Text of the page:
As FirstNet moves forward with more than twenty opt-ins, and the network begins to take shape, questions remain about the types of devices that will be needed and wanted by the public safety community. The original vison put forth by many of us working on the project prior to Congress allocating the spectrum or creating FirstNet is that at some point a single device would be carried by all first responders to access both broadband and Land Mobile Radio (LMR) systems. Why burden those who already carry a belt full of gear with yet another device?
However, during recent conversations with some of those advocating for public safety broadband and with many of today’s first responders, it appears as though the vision of one person, one device may not always be the best choice. It is clear that we will start with existing land mobile radio portables, smartphones, and tablets. AT&T has made it simple for opt-in states. An agency simply signs up and its users receive new Subscriber Identity Module (SIM) cards for their existing smartphones (if they are compatible with AT&T’s spectrum). Over time, as AT&T builds out FirstNet Band 14, new devices can be purchased.
There are already several offerings on the market, specifically from Sonim, that meet the need for hardened, long battery life devices and more are coming from Motorola, Harris, Tait, JVCKenwood, and others. LMR vendors are working on cross-over devices or devices that communicate back-and forth between LMR and LTE networks. Discussions I have had indicate more than ever that there will need to be multiple types of devices, offering multiple types of services or combinations of services. One of the issues with this, of course, is that vendors do not like to build a few each of many different types of devices and would rather build many of one type. One of the reasons LMR radios are so expensive is that there are so many different radios needed for different portions of the LMR spectrum that production costs remain high.
One of the main reasons LTE was chosen for the public safety broadband network was to take advantage of the lower cost of devices. Even adding Band 14 (FirstNet) into a smartphone will not increase the price substantially when it is built into millions of devices to be used by both public safety and commercial network subscribers. Note that Band 14 will be used to augment the existing AT&T commercial spectrum when it is not needed by the public safety community, which has full pre-emptive access to Band 14 and, in fact, all AT&T LTE spectrum when needed.
The above points to the fact that FirstNet-capable LTE-only devices will be the least expensive for a long time to come. This would include both handheld devices such as smartphones and tablets, which I believe will add much more in terms of instant information incident command will be able to use to make better decisions. One issue that still appears to be eluding typical smartphone vendors is the fact that first responders do not want to (will not) tie up both hands when using a device. In some cases, such a requirement could put first responders in harm’s way with no ability to protect themselves. Many who have grown up using smartphones don’t think anything of using two hands to text, set up and send a video, or gather information. However, it is different when working in the field.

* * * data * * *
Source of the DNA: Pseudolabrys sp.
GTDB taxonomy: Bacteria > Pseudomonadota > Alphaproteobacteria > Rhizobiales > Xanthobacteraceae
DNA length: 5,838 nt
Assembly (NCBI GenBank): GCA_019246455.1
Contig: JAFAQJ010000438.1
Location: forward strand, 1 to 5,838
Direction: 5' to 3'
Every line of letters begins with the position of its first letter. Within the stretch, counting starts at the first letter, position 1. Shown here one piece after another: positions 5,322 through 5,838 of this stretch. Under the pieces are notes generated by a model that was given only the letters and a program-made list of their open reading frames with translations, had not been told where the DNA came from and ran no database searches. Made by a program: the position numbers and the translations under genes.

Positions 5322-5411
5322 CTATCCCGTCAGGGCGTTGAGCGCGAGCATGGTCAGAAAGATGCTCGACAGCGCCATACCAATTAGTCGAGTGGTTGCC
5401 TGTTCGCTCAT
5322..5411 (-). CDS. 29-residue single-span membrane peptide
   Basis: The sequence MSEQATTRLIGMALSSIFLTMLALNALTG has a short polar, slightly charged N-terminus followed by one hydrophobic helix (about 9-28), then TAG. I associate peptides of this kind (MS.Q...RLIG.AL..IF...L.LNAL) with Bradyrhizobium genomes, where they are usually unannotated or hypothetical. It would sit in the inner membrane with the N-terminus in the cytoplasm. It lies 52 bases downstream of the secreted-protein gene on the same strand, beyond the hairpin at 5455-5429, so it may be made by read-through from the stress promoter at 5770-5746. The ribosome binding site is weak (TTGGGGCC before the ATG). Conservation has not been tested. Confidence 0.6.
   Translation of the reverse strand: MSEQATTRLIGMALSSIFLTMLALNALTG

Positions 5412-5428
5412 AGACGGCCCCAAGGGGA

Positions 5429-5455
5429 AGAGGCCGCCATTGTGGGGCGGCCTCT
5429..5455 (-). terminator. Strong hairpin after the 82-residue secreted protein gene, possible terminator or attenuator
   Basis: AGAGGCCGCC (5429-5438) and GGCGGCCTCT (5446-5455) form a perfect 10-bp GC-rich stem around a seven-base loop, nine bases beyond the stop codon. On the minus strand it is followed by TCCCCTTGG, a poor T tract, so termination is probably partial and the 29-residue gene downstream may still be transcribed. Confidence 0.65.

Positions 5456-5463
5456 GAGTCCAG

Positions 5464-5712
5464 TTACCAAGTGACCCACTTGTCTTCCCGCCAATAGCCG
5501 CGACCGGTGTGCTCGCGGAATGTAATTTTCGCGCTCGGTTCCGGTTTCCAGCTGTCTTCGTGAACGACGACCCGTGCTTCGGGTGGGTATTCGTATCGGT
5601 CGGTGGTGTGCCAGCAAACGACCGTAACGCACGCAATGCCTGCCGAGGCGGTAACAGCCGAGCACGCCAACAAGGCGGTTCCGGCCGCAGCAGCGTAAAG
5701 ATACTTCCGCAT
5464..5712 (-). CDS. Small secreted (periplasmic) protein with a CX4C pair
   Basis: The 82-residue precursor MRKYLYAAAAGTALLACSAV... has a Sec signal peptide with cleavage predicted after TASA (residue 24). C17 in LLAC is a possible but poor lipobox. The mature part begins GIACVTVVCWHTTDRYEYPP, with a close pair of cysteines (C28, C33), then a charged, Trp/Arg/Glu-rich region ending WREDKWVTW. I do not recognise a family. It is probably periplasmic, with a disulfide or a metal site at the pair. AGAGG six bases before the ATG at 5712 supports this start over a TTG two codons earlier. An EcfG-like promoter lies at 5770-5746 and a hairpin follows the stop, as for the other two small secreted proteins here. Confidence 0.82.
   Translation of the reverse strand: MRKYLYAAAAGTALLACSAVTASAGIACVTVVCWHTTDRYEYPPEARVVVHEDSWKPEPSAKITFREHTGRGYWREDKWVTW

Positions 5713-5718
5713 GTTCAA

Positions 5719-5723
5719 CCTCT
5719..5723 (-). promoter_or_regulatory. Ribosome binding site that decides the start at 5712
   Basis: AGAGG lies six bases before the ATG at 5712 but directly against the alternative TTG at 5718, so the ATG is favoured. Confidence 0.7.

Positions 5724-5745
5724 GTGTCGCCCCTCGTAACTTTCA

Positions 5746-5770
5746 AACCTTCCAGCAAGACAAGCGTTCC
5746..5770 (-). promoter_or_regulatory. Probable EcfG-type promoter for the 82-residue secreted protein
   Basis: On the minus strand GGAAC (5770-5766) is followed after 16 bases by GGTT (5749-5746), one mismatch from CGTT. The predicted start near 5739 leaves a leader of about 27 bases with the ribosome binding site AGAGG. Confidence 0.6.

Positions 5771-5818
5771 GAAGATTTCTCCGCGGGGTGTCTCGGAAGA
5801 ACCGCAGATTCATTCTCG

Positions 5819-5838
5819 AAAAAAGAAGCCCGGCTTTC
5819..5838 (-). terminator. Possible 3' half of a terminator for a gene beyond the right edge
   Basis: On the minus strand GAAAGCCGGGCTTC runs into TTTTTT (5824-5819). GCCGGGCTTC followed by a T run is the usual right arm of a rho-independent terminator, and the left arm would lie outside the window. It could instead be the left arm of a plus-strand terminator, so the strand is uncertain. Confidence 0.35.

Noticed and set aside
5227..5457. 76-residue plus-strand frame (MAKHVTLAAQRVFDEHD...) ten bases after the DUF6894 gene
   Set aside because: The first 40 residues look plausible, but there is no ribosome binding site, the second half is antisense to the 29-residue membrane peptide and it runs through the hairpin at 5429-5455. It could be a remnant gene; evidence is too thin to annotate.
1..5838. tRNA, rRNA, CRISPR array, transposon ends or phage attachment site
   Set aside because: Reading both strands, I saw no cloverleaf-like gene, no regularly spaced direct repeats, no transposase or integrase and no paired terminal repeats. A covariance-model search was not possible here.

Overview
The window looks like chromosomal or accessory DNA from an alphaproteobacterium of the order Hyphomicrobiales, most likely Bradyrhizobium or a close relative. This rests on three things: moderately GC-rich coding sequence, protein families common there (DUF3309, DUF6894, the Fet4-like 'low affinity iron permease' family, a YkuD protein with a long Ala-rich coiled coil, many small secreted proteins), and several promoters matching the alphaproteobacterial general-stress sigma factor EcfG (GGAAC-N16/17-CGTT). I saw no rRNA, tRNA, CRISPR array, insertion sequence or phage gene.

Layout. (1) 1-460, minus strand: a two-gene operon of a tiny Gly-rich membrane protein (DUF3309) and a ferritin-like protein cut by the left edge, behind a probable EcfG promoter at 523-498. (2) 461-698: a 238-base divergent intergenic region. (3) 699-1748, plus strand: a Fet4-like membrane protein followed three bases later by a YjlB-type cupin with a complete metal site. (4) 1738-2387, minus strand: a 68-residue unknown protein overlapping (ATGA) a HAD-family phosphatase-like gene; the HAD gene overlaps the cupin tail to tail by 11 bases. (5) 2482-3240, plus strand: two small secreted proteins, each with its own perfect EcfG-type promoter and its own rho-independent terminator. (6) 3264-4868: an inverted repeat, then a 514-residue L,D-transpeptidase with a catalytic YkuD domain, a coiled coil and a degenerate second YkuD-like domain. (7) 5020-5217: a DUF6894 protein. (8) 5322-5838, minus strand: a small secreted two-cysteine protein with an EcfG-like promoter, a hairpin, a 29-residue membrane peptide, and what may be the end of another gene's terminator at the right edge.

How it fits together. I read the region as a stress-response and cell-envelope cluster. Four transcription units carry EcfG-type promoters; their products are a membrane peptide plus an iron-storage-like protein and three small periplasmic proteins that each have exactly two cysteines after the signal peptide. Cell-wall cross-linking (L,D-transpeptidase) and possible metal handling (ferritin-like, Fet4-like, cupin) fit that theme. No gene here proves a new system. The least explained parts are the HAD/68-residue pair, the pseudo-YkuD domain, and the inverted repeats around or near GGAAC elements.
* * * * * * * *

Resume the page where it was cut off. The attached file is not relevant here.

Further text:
When FirstNet first became the law of the land I was visited by one of the largest smartphone vendors wanting to show its new police-ready smartphone. It looked pretty much like its other devices, sleek and clean, but it had a card reader at the top. They very proudly showed me that a law enforcement officer could walk up to a vehicle he or she had stopped, take the driver’s license, and simply slide it through the card reader to request information. They felt it was a great advancement that would save the officer a trip back to his or her car. Sometimes I seem to have a knack for ending euphoria…my answer was this, “That is a dead cop!” There are a number of similar stories about vendors who don’t understand the differences between first responders and citizens. They built what they thought would be great devices but the devices would not be accepted for field use.
This brings me back to the types of devices needed, their functionality, battery life, and what to me is the most critical operational feature of any device be it an LMR handheld, smartphone, tablet, a combination device, or even two devices coupled together using Bluetooth, for example. When first responders need help, either for themselves or for a citizen with them, they need to know with certainty how to summon that help and the best method to ensure the message is heard or received by others. One device I have seen couples an LTE smart device with an LMR radio via Bluetooth. However, the user must decide which Push-To-Talk (PTT) to enable—the PTT on the LMR radio or the PTT over the LTE device. This decision process takes time and in some cases, could lead to circumstances where the emergency request is not heard. There can be no issues to be considered. When a call for help is made it needs to be made right now and without having to do anything other than push a red button or push the PTT button and talk.
What Is Available Today